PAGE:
Many others report you’ll feel the results taking a low dose of lithium quickly. But for some, the full effect can take anywhere from 1 to 3 weeks. Micro-dosing 5 – 10 mg of lithium daily results in consistent results within a month or two for some. I’ve experienced great results within a couple of days.
So if you lash out at people in anger, and don’t fully understand why you get so angry – it could be your lithium levels are low.
Many neurohackers with depression and anger issues notice results quickly. Within the first couple of days you should feel more calm, relaxed, and experience less stress.
Keep in mind that lithium at any dose is not for everyone. But if you get adequate lithium from your diet and water, and still experience some of the mood swings talked about in this review, you could be dealing with other issues. You should know within a couple of hours of supplementing with low-dose lithium if this supplement is for you.
For some, Lithium Orotate means feeling excited about life for the first time in a long time. Anxiety and social anxiety are no longer a problem. Life is more fun and enjoyable.
Some say Lithium Orotate works better than any prescription that they’ve ever tried to treat severe depression. It provides a nice, smooth mood balance without all the toxicity associated with mega-doses of lithium carbonate.
If you’re dealing with PTSD or mild insomnia, you may want to try Lithium Orotate. Focus could improve, racing thoughts diminish and motivation levels could increase. You’ll have more coping ability.
Lithium Improves Memory
A study at McMaster University in Canada set out to determine the effects on hippocampus volume in 14 bipolar patients who received lithium therapy.
The researchers examined the effects of lithium on hippocampal volumes and memory performance and recall over 2 – 4 years. The patients had not received any type of medication prior to using lithium.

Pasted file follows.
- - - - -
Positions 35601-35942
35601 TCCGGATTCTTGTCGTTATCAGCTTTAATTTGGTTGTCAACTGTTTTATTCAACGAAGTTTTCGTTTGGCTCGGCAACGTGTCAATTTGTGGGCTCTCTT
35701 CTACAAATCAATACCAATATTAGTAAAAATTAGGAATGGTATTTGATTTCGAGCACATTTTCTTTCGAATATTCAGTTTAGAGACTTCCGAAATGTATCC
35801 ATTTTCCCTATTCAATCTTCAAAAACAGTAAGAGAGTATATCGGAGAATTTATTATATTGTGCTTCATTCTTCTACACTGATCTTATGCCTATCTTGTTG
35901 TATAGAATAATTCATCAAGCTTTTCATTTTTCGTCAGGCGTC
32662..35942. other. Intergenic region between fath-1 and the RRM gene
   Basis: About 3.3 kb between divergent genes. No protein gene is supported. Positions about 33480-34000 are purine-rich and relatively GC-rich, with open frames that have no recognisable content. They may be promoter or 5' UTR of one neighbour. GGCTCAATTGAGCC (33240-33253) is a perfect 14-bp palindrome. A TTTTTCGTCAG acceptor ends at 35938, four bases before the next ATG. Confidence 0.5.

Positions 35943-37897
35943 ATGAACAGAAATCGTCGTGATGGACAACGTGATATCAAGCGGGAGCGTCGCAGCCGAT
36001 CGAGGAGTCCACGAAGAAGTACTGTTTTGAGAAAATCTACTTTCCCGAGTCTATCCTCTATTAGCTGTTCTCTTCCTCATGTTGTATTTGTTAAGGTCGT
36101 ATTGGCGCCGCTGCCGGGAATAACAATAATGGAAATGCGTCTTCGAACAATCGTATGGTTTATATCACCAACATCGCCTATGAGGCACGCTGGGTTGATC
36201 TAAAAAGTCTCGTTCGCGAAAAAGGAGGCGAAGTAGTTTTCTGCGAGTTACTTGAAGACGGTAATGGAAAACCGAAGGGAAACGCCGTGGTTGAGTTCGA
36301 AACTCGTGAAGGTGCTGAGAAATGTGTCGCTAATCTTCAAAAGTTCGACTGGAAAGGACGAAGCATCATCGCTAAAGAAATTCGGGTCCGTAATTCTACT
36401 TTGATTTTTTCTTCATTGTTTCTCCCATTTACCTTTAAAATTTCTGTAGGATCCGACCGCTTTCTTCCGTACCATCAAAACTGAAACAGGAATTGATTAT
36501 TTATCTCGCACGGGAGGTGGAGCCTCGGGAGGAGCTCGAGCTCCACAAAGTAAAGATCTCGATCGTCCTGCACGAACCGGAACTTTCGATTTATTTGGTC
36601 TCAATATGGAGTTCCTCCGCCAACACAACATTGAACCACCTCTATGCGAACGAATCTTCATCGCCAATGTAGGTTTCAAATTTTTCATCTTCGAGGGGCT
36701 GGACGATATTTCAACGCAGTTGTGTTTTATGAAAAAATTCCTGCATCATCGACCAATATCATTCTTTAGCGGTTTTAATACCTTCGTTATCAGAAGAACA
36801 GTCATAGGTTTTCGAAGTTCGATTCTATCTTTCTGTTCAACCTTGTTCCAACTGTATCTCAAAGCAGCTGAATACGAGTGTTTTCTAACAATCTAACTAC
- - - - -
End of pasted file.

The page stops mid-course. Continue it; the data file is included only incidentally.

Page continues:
The study found increases in hippocampus volume over time. And evidence of improvement of verbal memory performance over the 4-year measurement period.
The researchers concluded that the results of the study were consistent with the literature stating the neuroprotective effects of lithium. And that long-term treatment of lithium is associated with preservation of memory and recall due to increased hippocampus size.[xxi]
Lithium Increases Mood in Recovering Addicts
24 adults recovering from heroin or methamphetamine addiction participated in a study in San Diego. Group A received 400 mcg per day of lithium taken orally for 4 weeks. The placebo Group B naturally took a non-active placebo.
Subjects completed a mood test questionnaire containing questions about their ability to think, work, mood and emotions. For the lithium group, mood test scores increased steadily and significantly during the 4 week period.
The lithium group also reported significantly increased levels of happiness, friendliness and energy. Group B showed no improvement during the same period.
The researchers concluded that low-dose lithium provided a mood-improving and stabilizing effect.[xxii]
Lithium Orotate in the Treatment of Alcoholism
In this study, 42 alcoholic patients were treated with Lithium Orotate during alcohol rehabilitation in a private clinical setting for six months. The data was collected from clinical practice records for the 10 years following the initial study.
The patients received 150 mg of Lithium Orotate daily for six months along with calcium orotate, magnesium orotate, bromelain and essential phospholipids.
Ten of the patients had no relapse from 3 – 10 years. 13 patients stayed sober from 1 – 3 years. The remaining patients relapsed between 6 – 12 months.
The researchers concluded that Lithium Orotate therapy was safe in treating addiction with minor adverse side effects.[xxiii]
Lithium retains a grim and undeserved reputation. Likely because it was originally associated with serious mental illness. And like most medications, lithium can produce serious side effects if not monitored properly.
Lithium carbonate or lithium chloride salts are typically prescribed for long-term control of bipolar disorder at 900 – 1200 mg per day. The major problem with such high doses of lithium are some very serious and debilitating side effects.
For nootropic use, we suggest Lithium Orotate which typically contains only 5 mg of elemental lithium. Lithium Orotate is orotic acid combined with lithium.
Orotic acid reportedly makes the lithium more bioavailable than lithium carbonate. The lithium is released once it crosses the blood-brain barrier. So you’ll get the benefits of lithium supplementation while avoiding the toxic side effects of high doses.[xxiv]
Lithium Orotate recommended dose is 5 mg two or three times per day. See “Available Forms” for more on lithium amounts in nootropic supplements.
Many neurohackers use Lithium Orotate only as needed. For example, when feeling anxious or in the middle of a mood swing.
For someone with bipolar disorder or manic disorders, increasing to two 5 mg tablets up to 3-times per day may be more effective.
Do not confuse Lithium Orotate with lithium carbonate. The carbonate version of lithium is only available by prescription and comes with a host of side effects.